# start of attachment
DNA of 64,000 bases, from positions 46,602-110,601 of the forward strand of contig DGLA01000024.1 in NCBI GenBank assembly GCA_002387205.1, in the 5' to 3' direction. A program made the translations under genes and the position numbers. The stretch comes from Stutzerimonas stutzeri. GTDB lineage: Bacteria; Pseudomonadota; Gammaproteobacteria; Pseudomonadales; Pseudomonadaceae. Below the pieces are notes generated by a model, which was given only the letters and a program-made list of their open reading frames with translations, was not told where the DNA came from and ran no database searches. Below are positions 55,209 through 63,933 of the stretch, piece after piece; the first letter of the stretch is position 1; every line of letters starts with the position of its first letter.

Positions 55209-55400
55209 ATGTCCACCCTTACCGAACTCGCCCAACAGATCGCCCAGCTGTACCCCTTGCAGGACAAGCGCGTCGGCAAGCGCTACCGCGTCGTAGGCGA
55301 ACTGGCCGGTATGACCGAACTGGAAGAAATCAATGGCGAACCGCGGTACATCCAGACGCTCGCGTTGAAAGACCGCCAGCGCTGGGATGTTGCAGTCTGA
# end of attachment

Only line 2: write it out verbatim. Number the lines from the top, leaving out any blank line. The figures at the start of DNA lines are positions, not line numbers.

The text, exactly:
Positions 55209-55400